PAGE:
Date: 28th March 2018 at 12:04am
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After succumbing to a late Lorenzo Insigne penalty which earned Italy a 1-1 draw against England, Three Lions coach Gareth Southgate was happy with what he saw on the pitch, and wasn’t too displeased with the result.

Jamie Vardy put England ahead midway through the first half, but in the 87th minute Insigne fired home from 12 yards after Federico Chiesa was bundled over in the box.

“Im pleased with the performance as it was the perfect test,” Southgate told the press. “We had to work out their pressing and you could see the players gaining confidence throughout.

“We were a massive threat, and were able to play through the middle, Alex [Oxlade-Chamberlain] made really good runs and Jesse [Lingard] took up great positions, the interplay between them all was a real threat. Raheem [Sterling] off of [Jamie] Vardy gave Italy a lot of different problems.

“We generally defending well apart from a few crosses and Italy got into some good areas, but we dealt with it well. After the changes we lost a bit of rhythm.”

Italy got their equaliser with a controversial decision from the VAR three minutes from time, as James Tarkowski trod on the foot of Federico Chiesa in the penalty area, sending the Fiorentina man to the ground.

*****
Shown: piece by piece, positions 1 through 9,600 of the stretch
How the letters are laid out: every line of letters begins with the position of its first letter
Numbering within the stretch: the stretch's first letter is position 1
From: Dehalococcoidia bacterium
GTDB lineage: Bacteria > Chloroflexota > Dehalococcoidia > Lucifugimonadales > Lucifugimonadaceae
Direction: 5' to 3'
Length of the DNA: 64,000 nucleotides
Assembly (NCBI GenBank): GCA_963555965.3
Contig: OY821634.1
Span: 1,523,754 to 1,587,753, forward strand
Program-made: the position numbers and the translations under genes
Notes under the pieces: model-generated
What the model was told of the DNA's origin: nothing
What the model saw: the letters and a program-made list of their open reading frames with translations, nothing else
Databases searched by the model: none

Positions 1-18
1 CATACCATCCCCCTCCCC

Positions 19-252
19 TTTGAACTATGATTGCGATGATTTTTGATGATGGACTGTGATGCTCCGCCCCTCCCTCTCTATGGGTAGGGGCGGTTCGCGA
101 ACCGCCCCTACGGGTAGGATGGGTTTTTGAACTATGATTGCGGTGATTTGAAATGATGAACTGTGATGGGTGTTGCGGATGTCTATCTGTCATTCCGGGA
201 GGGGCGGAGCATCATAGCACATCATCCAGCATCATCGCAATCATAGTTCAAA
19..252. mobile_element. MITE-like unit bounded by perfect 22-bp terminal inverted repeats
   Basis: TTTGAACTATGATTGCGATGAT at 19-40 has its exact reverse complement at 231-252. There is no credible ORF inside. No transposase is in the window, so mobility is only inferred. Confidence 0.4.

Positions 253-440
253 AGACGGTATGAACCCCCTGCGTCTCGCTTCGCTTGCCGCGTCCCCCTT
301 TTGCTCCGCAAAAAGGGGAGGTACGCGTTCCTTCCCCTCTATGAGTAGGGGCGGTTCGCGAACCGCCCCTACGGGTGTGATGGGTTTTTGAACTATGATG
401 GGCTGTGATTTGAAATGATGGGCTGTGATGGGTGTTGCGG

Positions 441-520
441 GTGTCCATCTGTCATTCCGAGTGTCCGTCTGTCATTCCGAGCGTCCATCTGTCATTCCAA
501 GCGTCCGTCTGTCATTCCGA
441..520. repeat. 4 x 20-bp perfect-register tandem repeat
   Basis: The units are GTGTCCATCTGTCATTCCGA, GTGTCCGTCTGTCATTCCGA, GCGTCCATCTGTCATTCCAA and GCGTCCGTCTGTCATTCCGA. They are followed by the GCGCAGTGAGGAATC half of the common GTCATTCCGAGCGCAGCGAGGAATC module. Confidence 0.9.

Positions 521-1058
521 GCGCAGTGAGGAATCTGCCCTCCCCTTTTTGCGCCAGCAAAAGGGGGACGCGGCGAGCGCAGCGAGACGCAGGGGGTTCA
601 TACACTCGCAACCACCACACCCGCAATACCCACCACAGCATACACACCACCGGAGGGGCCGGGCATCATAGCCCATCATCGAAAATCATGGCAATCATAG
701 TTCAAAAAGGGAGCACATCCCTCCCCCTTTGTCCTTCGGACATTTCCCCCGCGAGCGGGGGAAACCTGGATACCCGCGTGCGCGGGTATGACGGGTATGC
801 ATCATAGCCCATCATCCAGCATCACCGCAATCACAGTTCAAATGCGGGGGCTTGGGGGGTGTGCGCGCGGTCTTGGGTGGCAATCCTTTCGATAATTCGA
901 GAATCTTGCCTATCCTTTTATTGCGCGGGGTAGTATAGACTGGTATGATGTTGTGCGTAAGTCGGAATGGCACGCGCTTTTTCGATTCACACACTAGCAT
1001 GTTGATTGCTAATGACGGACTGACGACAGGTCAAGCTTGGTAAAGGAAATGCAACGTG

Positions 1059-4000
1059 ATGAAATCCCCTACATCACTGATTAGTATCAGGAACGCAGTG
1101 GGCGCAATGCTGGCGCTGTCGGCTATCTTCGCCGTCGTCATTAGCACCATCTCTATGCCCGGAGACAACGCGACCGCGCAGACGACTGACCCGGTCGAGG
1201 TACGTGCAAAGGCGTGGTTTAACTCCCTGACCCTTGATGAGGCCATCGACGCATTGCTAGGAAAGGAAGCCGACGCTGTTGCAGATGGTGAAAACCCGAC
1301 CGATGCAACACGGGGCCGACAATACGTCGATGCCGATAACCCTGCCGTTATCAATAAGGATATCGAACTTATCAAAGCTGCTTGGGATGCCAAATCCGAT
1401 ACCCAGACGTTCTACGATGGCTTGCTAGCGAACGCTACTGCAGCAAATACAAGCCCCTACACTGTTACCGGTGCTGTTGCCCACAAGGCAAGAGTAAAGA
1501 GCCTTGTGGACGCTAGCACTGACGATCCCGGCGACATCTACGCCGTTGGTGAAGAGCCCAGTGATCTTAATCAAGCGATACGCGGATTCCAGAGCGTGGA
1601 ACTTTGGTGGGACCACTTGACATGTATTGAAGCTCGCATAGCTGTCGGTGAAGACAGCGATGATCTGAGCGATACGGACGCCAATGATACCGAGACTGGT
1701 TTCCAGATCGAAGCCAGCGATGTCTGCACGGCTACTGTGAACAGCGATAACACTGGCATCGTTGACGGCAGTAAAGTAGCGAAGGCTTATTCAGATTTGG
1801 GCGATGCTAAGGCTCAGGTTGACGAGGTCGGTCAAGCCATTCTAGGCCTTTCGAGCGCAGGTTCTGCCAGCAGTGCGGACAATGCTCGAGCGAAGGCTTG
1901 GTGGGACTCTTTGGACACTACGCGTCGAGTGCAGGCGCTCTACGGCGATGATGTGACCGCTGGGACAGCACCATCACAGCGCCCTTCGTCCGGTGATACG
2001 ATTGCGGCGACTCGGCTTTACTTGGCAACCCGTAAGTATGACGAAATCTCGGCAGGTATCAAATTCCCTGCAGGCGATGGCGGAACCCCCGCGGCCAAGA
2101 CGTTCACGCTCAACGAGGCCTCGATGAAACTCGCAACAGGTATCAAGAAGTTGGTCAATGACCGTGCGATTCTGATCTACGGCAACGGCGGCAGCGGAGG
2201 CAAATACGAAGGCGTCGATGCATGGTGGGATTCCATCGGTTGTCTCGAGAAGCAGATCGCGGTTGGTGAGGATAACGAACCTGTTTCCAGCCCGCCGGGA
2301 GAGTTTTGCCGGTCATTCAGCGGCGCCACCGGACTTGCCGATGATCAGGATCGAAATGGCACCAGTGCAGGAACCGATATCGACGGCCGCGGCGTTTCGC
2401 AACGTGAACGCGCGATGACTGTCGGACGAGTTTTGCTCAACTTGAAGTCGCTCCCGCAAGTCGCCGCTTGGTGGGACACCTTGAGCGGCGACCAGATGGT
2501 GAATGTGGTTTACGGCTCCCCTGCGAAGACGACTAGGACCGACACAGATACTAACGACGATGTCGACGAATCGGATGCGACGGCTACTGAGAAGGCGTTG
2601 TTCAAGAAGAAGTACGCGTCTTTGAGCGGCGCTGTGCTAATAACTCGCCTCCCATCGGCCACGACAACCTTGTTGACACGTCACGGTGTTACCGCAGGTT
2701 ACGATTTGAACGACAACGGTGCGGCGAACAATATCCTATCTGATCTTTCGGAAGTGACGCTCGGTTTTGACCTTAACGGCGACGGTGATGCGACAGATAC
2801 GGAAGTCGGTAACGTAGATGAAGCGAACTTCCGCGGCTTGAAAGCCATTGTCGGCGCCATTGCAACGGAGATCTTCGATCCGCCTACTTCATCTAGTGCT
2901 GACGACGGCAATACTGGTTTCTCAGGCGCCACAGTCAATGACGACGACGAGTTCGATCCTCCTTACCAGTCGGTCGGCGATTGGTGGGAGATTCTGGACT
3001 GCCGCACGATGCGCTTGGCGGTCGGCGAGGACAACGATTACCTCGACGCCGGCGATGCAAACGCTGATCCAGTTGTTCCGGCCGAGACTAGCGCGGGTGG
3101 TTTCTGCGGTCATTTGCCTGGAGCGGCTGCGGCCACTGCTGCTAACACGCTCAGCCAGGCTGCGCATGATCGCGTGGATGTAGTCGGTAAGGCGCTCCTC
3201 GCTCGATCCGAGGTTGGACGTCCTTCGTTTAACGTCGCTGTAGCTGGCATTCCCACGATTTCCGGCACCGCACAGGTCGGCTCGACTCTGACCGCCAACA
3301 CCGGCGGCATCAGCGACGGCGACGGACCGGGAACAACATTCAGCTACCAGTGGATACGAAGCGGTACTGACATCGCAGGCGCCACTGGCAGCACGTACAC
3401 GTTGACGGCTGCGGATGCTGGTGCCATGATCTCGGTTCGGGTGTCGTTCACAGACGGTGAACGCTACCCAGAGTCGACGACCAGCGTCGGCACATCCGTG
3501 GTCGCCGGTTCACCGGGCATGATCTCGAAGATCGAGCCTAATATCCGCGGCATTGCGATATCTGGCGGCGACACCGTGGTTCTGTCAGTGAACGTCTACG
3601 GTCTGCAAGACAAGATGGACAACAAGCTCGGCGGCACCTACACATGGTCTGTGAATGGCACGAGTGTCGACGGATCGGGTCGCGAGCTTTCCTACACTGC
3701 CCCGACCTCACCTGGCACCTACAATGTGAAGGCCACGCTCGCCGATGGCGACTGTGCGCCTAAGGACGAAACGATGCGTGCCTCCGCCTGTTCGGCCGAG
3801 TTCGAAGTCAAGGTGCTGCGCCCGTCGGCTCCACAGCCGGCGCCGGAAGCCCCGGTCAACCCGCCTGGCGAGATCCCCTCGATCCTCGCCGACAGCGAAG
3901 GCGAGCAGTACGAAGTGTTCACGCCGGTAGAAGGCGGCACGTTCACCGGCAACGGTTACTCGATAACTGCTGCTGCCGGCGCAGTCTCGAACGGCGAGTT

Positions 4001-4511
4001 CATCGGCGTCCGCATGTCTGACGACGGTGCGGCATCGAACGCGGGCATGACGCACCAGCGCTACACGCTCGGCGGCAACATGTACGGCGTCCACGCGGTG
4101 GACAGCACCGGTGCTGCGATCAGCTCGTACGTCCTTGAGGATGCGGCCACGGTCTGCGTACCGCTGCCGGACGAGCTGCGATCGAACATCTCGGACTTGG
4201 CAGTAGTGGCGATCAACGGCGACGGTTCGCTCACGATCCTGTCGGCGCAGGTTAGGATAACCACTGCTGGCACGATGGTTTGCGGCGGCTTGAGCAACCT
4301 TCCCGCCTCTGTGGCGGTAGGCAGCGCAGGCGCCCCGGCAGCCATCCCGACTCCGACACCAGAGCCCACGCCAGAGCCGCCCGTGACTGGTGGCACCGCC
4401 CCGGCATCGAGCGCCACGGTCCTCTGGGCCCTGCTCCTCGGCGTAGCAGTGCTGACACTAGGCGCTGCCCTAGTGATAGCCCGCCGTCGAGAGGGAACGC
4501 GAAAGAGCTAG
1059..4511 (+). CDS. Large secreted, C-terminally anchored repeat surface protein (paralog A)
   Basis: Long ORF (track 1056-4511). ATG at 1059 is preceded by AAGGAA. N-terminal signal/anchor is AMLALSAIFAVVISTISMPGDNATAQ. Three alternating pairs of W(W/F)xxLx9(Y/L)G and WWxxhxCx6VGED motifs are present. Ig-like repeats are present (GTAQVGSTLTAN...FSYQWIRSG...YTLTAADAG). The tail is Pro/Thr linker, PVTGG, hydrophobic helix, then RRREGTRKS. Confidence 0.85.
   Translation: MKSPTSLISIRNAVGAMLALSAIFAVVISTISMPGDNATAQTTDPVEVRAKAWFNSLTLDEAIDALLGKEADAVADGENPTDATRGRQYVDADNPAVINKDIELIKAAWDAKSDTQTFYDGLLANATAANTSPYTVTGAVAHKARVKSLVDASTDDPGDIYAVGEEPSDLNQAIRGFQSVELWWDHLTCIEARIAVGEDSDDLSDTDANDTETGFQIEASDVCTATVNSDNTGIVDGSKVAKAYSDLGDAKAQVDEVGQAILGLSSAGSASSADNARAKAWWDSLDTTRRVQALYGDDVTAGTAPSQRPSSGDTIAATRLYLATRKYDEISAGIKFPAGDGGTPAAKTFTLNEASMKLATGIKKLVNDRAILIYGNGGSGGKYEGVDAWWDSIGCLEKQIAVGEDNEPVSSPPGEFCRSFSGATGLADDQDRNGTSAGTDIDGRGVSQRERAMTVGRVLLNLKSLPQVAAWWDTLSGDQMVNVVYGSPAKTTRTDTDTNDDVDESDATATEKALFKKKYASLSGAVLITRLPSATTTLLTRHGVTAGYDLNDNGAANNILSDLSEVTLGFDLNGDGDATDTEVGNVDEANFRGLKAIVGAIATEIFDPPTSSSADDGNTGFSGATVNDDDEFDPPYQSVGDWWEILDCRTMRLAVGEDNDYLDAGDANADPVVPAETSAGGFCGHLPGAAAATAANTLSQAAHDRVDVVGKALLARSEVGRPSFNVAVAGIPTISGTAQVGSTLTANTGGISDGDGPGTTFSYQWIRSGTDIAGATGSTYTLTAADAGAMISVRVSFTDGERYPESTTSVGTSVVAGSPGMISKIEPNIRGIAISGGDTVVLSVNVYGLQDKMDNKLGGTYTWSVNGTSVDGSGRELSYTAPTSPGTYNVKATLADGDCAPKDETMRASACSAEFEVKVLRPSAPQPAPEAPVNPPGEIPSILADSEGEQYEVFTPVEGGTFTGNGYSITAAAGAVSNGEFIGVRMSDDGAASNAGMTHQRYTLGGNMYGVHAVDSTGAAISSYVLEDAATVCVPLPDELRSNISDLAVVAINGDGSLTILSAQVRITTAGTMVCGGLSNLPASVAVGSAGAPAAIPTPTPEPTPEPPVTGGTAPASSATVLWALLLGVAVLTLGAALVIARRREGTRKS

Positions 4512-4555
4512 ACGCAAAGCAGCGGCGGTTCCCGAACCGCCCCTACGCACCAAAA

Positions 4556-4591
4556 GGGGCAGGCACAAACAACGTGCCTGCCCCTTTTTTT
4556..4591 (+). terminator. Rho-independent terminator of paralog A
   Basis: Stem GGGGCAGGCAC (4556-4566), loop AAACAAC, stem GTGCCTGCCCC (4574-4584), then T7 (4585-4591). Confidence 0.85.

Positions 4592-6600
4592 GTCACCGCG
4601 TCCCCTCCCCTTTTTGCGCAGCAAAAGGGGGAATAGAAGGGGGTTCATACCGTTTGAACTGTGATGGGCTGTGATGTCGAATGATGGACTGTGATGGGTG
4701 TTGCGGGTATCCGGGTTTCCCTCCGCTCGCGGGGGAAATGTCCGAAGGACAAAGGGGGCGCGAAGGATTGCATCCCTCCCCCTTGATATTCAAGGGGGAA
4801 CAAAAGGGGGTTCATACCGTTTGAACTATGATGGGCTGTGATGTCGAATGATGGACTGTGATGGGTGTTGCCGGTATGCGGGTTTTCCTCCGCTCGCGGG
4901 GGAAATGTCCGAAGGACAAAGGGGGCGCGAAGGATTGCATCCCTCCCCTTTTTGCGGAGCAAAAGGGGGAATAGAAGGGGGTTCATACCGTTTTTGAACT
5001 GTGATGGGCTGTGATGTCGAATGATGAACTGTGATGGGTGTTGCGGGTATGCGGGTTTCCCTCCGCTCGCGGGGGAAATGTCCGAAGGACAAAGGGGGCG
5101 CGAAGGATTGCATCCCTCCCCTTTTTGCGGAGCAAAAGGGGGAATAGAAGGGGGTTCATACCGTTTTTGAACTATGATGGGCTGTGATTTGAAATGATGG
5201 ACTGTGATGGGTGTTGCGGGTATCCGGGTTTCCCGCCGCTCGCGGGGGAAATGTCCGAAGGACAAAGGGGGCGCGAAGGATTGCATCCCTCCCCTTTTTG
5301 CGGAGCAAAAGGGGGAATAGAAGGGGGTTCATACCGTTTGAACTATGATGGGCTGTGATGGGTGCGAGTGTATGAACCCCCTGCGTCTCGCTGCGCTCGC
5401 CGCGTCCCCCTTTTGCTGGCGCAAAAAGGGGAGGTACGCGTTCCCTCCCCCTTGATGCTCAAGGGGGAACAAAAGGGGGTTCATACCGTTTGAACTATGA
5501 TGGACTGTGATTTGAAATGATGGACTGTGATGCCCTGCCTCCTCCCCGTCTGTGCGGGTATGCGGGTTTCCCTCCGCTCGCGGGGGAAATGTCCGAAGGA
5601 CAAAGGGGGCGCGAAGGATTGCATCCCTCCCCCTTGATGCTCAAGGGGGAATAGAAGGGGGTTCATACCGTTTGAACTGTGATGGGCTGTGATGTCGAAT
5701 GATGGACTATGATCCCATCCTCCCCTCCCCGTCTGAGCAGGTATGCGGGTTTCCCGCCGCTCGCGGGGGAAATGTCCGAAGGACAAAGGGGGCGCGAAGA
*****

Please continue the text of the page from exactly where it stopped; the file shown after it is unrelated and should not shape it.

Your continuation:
“VAR is what it is,” Southgate stated, “but in this instance I don’t think it was a clear and obvious foul. You benefit from some decisions and not others.

“I prefer the referee’s decision being final. We shouldn’t be talking about money, but about the sport.

“VAR is the right thing to do for the sport, though we need a better way of communicating with fans.

“We know against the top teams, we need to avoid conceding freekicks in our third of the pitch, as there are some masters of the game in these situations. We need to defend with patience sometimes.”

With preparations coming together for the World Cup in Russia, Southgate feels his team are in a good place, but can still improve further.

“We’d love to be ranked third in the World, and have every player with 50 caps,” he went on. “We have played four of the biggest football countries int he world, and have done well. We will improve the more we work together.

“The players are solving problems themselves on the pitch, so that is a real plus.”